Diffusion & Osmosis Osmosis - if there is a membrane between two solutions with unequal concentration of solutes that can not cross the membrane, water will flow toward the side with less water / more solute until the two sides have equal concentrations.
Diffusion & Osmosis
Animals utilize osmosis to control internal fluid and solute levels. The blood of marine fishes has 1/3 the salt content of the water. They are hypoosmotic to seawater. Freshwater fishes have blood that is saltier than the water. They are hyperosmotic to the water. If the solute concentrations were the same, the two solutions would be isoosmotic.
Diffusion Through Channels Charged substances, like water and dissolved ions, can’t simply diffuse across the cell membrane. They pass through channels created by transmembrane proteins. Some channels always open. Some are gated channels.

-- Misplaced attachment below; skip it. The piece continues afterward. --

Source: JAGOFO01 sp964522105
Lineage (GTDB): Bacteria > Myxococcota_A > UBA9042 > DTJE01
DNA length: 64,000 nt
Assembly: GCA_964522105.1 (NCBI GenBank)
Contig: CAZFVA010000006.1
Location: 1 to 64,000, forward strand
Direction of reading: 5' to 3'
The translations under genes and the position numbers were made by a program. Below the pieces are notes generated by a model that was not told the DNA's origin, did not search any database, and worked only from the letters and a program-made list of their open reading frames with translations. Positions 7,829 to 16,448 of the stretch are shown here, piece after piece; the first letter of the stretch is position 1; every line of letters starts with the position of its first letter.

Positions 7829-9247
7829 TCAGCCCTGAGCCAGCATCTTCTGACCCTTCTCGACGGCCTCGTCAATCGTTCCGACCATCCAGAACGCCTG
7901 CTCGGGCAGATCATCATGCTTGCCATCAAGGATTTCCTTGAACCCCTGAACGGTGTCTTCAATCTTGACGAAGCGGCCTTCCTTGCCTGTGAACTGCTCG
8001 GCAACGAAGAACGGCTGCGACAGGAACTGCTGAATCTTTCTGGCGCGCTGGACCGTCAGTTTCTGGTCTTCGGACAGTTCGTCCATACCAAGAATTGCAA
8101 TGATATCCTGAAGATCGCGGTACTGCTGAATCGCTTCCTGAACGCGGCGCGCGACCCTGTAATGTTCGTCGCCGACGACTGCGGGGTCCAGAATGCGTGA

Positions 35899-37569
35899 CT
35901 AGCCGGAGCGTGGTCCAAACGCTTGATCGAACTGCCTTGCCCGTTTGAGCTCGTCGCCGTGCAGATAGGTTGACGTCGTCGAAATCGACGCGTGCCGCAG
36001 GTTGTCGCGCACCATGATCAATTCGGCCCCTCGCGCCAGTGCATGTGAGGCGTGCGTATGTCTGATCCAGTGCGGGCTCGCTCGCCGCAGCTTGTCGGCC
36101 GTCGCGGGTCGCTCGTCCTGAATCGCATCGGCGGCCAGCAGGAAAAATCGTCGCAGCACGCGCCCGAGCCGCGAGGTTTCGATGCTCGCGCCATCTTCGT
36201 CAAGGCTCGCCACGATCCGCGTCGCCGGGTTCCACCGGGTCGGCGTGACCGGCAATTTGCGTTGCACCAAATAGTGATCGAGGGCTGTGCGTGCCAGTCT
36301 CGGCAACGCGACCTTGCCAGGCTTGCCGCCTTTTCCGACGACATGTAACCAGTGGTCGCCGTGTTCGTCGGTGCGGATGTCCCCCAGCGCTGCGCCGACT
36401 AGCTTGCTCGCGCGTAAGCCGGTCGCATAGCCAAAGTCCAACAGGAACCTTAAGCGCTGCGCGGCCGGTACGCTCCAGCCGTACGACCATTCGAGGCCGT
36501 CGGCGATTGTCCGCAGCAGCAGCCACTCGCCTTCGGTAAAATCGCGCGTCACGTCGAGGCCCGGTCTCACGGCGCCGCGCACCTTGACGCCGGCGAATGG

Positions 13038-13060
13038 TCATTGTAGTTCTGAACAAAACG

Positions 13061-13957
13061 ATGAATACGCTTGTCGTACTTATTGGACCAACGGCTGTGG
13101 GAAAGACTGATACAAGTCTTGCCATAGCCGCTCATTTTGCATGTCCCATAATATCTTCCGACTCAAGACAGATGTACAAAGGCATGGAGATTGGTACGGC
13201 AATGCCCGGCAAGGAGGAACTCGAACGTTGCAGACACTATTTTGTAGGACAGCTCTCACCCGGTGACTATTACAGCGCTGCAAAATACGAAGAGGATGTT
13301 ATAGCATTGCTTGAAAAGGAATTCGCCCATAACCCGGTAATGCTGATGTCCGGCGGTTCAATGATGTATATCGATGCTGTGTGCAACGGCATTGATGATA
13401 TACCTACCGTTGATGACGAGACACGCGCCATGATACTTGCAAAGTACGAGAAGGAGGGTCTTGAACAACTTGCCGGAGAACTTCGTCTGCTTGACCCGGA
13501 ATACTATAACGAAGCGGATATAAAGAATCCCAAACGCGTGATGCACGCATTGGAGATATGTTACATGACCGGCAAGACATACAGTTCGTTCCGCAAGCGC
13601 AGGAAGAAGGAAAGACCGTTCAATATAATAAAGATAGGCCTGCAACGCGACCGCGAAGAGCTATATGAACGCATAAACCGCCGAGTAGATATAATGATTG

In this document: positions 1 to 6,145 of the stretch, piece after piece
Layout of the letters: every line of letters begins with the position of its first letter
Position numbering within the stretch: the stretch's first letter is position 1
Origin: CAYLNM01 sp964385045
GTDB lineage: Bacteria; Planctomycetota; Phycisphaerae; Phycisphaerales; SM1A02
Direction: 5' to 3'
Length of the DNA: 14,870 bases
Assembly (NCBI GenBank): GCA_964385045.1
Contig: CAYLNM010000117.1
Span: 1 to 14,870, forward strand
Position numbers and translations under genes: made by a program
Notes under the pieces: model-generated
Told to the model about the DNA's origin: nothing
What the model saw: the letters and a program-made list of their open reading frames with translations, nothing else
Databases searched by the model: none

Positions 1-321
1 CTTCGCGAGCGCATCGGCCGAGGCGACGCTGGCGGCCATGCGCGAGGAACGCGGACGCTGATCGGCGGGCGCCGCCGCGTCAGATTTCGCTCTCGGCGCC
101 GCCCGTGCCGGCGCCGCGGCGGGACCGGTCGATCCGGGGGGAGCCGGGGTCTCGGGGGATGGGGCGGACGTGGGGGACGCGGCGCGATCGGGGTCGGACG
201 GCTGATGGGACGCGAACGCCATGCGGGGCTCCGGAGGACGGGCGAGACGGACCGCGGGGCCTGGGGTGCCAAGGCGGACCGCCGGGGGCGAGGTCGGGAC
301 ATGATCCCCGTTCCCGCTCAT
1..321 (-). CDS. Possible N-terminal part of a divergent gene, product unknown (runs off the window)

Diffusion Through Channels Gated channels require a signal to open or close them. Chemically-gated channels open or close when a signaling molecule binds to a binding site on the transmembrane protein. Voltage-gated channels open or close when the ionic charge across the membrane changes.
Carrier Mediated Transport Sugars & amino acids must be able to enter cells and waste products must be able to leave. These molecules cross the membrane with the help of transporter proteins. Transporter proteins are specific. Facilitated diffusion Active transport
Facilitated Diffusion In facilitated diffusion, the transporter protein binds to the substrate molecule on one side of the plasma membrane then changes shape to release it on the other side. Takes place in the direction of the concentration gradient.